- When determining the presence of reciprocity, the third group of States, which believes it is conceivable to recognize and execute judicial acts based on the principle of reciprocity, is led by the presumption of its existence, which presupposes reciprocity unless the reverse is shown.
The new Civil Code of the Republic of Armenia establishes two independent grounds for the recognition of foreign judicial acts. In particular, according to Article 346 of the RA Code of Civil Procedure, judicial acts of courts of foreign states rendered in civil cases are recognized, and judicial acts requiring execution are also executed in the Republic of Armenia, if such recognition and execution are provided for by an international treaty of the Republic of Armenia or on the basis of reciprocity․
If recognition and execution of a foreign judicial act depends on reciprocity, then reciprocity is considered to exist until proven otherwise. This means that in the absence of an international treaty, the principle of reciprocity applies, the existence of which, however, can be refuted. In other words, the presumption of the principle of reciprocity is valid until it is refuted. As a rule, the burden of proving the absence of repatriation is borne by the procedural opponent of the claiming party․
It should also be noted that the Armenia’s legislation provides for the recognition of foreign judicial acts in specific situations even in the absence of international treaties and reciprocity. That is, showing the lack of reciprocity during the trial does not rule out the recognition of a foreign judicial act. In particular, Armenia recognizes the following, notwithstanding the lack of an international convention or reciprocity:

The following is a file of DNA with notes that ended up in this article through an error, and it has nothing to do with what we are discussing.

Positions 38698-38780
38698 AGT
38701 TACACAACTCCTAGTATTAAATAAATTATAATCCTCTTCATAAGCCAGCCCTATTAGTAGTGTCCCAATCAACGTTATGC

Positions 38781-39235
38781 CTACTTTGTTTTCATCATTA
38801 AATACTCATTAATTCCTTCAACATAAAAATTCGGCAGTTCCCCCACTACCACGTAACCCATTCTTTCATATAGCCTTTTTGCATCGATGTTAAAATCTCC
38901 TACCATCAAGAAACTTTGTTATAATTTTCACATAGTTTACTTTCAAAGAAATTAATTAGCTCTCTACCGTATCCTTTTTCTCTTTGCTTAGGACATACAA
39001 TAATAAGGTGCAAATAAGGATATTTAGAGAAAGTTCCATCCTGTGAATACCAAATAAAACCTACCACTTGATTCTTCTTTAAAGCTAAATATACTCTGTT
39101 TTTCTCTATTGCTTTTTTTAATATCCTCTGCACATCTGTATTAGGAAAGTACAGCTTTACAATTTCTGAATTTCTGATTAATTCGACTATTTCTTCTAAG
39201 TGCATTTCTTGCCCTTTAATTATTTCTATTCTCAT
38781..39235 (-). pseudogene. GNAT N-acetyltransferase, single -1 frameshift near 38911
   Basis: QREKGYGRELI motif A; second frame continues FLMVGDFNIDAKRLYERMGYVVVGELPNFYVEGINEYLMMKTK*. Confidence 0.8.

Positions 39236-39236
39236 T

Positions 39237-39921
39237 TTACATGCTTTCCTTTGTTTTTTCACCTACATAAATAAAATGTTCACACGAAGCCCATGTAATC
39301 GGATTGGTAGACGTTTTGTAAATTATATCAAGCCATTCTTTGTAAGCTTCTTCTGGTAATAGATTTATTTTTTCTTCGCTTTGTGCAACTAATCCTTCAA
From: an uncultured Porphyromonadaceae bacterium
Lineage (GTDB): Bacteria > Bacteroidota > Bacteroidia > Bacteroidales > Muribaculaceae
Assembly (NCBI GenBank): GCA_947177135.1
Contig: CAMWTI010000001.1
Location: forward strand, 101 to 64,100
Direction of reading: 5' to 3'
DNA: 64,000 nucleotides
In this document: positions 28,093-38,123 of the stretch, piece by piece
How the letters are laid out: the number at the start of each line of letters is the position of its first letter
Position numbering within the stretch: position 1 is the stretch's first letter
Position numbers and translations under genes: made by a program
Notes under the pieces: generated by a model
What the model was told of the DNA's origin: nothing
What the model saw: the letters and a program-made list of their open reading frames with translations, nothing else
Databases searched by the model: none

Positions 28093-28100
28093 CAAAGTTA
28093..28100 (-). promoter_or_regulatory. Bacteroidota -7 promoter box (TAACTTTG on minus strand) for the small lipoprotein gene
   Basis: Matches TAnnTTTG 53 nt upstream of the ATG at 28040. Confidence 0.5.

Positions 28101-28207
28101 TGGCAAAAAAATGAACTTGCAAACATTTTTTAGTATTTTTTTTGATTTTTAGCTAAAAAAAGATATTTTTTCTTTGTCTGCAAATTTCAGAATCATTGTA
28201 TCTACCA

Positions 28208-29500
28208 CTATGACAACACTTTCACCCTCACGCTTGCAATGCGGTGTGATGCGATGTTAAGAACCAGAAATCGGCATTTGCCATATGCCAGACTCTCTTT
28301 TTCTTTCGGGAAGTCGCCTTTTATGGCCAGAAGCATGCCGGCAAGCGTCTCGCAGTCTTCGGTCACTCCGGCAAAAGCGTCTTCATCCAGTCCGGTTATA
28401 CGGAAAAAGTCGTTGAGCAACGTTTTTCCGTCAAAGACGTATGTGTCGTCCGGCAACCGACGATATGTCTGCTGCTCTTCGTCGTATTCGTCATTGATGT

- judicial acts on the legal status of persons;
- foreign judicial acts on the dissolution of marriage or the annulment of marriage between foreign citizens;
- foreign judicial acts on the dissolution of marriage or annulment of marriage between citizens of the Republic of Armenia or between citizens of the Republic of Armenia and foreign citizens or stateless persons;
- if stipulated by law – other foreign judicial acts.
Based on the principle of reciprocity, the courts of Armenia have recognized the judgments issued by the courts of France and the United States of America (state of California), as well as the Lebanese Republic, and thus the first step in recognizing the judicial acts issued by the courts of Armenia in these countries has been completed.